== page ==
Decomposition survives boiling, otherwise the "how to hide a body" thread would have been really short. And the world would generally be a much weirder place.

I am extremely cavalier about this stuff and 7 days is my upper limit. As others said, if you're going to make something, I'd eat it today but no later than today, and even freezing is iffy because if you pull it out of the freezer and let it thaw for 3 days in the fridge that's 10-day-old meat and that's a lot.
posted by Lyn Never at 8:19 AM on January 8, 2017 [4 favorites]


I love all the "can I eat this?" questions because they tell me that I live dangerously.

I would absolutely eat this. I am now wondering how many things in my fridge I should throw away.

Probably a lot.
posted by schadenfrau at 8:21 AM on January 8, 2017 [11 favorites]


Toxins that are created during the decomposition will survive boiling, and will make you sick if present, unfortunately.

However, I asked pretty much the exact same question here before and got mixed responses.

Reader, I DID eat it and I was fine!

But, YMMV, at your own risk, standard disclaimer here.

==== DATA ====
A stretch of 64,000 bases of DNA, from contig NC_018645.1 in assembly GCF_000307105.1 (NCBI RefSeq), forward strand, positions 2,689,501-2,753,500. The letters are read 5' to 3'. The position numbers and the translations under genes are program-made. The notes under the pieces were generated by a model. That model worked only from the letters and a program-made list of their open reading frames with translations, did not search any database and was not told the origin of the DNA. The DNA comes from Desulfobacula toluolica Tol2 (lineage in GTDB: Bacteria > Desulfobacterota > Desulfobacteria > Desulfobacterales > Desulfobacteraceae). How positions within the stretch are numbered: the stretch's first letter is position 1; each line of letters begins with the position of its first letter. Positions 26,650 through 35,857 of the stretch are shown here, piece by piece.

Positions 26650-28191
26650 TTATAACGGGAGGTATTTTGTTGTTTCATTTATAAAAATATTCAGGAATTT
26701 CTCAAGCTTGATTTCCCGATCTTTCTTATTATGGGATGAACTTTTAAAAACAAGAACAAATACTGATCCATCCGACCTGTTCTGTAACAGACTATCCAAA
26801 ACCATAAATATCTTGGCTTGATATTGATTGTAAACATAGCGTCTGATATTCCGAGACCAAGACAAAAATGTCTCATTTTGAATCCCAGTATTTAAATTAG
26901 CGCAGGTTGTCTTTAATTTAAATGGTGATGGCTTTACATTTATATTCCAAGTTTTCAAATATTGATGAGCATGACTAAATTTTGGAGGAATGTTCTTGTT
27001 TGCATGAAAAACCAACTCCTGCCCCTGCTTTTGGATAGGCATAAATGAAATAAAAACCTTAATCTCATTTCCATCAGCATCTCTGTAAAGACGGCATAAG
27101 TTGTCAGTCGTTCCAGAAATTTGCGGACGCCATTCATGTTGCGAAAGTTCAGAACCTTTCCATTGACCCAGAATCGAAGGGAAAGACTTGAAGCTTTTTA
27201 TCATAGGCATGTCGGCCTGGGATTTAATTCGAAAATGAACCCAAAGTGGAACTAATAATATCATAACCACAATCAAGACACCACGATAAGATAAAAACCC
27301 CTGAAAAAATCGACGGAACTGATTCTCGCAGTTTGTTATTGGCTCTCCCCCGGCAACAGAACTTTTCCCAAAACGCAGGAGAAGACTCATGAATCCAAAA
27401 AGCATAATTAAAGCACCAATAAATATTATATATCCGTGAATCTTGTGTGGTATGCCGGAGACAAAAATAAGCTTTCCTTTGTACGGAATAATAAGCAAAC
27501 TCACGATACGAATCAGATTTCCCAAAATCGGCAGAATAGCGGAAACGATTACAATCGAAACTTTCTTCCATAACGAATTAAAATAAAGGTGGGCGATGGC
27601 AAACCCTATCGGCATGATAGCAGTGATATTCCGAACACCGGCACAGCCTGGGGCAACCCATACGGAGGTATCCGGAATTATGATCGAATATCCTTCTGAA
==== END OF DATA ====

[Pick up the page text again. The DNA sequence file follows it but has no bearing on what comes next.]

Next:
posted by moiraine at 9:32 AM on January 8, 2017 [1 favorite]


I tend to be liberal in my answers to these things, but I wouldn't eat it.

I might grudgingly eat it if I was planning to make the soup AND completely finish it today, but normally I make soup that I plan to eat over a few days or freeze. And you're definitely at the very last day of it's possible consumption, in current form or new form, in my rule book of living, so wouldn't be able to do that.
posted by cacao at 10:06 AM on January 8, 2017


I would put it either in a soup or in a casserole and eat it.
posted by motdiem2 at 10:42 AM on January 8, 2017


FDA Refrigerator and Freezer Storage Guidelines (pdf) says 3-4 days. Bear in mind that their guidelines are written with the assumption that the consumer my be a child, elderly, pregnant, or immunosuppressed. As such, they are quite conservative. For example, their minimum recommended temperature for steak is on the boundary between medium and well-done.

As noted above, there are plenty of toxins that don't break down even at boiling temperatures.

Personally, I'd eat it as soup or stock if it had been sitting on the *counter* for 3-4 days if it passed the smell test, but my risk assessment takes into account that I'm youngish and in good health. I also drink raw milk and eat uninspected meat and have, on occasion, eaten out of dumpsters.
posted by stet at 1:52 PM on January 8, 2017 [1 favorite]